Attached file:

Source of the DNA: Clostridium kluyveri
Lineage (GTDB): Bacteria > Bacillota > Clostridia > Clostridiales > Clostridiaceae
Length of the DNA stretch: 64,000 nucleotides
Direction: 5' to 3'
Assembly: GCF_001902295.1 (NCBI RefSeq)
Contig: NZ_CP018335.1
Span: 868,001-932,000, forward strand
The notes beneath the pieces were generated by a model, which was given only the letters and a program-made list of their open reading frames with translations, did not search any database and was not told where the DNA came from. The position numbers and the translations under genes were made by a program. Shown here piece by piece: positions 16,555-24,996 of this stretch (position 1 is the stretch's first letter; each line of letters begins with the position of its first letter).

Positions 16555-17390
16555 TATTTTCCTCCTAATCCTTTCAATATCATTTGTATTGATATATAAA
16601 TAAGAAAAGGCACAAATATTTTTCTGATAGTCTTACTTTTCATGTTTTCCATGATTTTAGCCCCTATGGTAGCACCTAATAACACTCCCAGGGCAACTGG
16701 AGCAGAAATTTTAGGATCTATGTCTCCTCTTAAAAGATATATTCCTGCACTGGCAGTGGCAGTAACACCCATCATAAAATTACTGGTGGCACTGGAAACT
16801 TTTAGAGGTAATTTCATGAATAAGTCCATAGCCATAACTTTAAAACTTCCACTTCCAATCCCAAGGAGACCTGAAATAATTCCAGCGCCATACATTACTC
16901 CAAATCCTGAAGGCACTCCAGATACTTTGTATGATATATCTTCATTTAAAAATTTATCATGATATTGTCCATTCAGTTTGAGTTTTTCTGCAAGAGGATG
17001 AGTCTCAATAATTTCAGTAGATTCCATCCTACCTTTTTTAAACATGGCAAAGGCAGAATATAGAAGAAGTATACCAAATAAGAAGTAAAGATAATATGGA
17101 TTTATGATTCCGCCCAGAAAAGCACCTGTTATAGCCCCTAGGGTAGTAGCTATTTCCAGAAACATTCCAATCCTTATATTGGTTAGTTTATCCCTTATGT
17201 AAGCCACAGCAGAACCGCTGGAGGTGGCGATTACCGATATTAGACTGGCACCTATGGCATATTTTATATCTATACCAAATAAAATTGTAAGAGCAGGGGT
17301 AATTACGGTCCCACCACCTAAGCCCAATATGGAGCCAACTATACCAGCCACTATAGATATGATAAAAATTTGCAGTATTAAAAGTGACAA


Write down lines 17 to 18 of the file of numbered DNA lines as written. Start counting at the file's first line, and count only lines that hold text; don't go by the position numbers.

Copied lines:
17201 AAGCCACAGCAGAACCGCTGGAGGTGGCGATTACCGATATTAGACTGGCACCTATGGCATATTTTATATCTATACCAAATAAAATTGTAAGAGCAGGGGT
17301 AATTACGGTCCCACCACCTAAGCCCAATATGGAGCCAACTATACCAGCCACTATAGATATGATAAAAATTTGCAGTATTAAAAGTGACAA